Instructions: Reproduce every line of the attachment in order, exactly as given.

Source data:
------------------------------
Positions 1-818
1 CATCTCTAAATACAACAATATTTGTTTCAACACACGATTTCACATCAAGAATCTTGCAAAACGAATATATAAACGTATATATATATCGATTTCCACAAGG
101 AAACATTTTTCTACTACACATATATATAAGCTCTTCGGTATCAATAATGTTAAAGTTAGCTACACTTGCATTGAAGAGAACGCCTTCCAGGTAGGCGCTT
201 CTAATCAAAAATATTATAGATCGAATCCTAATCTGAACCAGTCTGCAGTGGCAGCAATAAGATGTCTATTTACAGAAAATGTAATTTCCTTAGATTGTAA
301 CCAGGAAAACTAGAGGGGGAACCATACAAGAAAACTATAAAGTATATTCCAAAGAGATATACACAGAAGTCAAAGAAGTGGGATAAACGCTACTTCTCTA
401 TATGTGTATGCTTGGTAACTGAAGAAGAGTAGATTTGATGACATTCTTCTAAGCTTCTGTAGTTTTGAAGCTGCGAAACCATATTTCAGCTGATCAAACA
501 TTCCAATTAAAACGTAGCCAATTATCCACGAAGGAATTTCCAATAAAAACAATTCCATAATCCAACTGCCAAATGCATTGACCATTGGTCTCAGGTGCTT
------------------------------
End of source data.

Positions 1-818
1 CATCTCTAAATACAACAATATTTGTTTCAACACACGATTTCACATCAAGAATCTTGCAAAACGAATATATAAACGTATATATATATCGATTTCCACAAGG
101 AAACATTTTTCTACTACACATATATATAAGCTCTTCGGTATCAATAATGTTAAAGTTAGCTACACTTGCATTGAAGAGAACGCCTTCCAGGTAGGCGCTT
201 CTAATCAAAAATATTATAGATCGAATCCTAATCTGAACCAGTCTGCAGTGGCAGCAATAAGATGTCTATTTACAGAAAATGTAATTTCCTTAGATTGTAA
301 CCAGGAAAACTAGAGGGGGAACCATACAAGAAAACTATAAAGTATATTCCAAAGAGATATACACAGAAGTCAAAGAAGTGGGATAAACGCTACTTCTCTA
401 TATGTGTATGCTTGGTAACTGAAGAAGAGTAGATTTGATGACATTCTTCTAAGCTTCTGTAGTTTTGAAGCTGCGAAACCATATTTCAGCTGATCAAACA
501 TTCCAATTAAAACGTAGCCAATTATCCACGAAGGAATTTCCAATAAAAACAATTCCATAATCCAACTGCCAAATGCATTGACCATTGGTCTCAGGTGCTT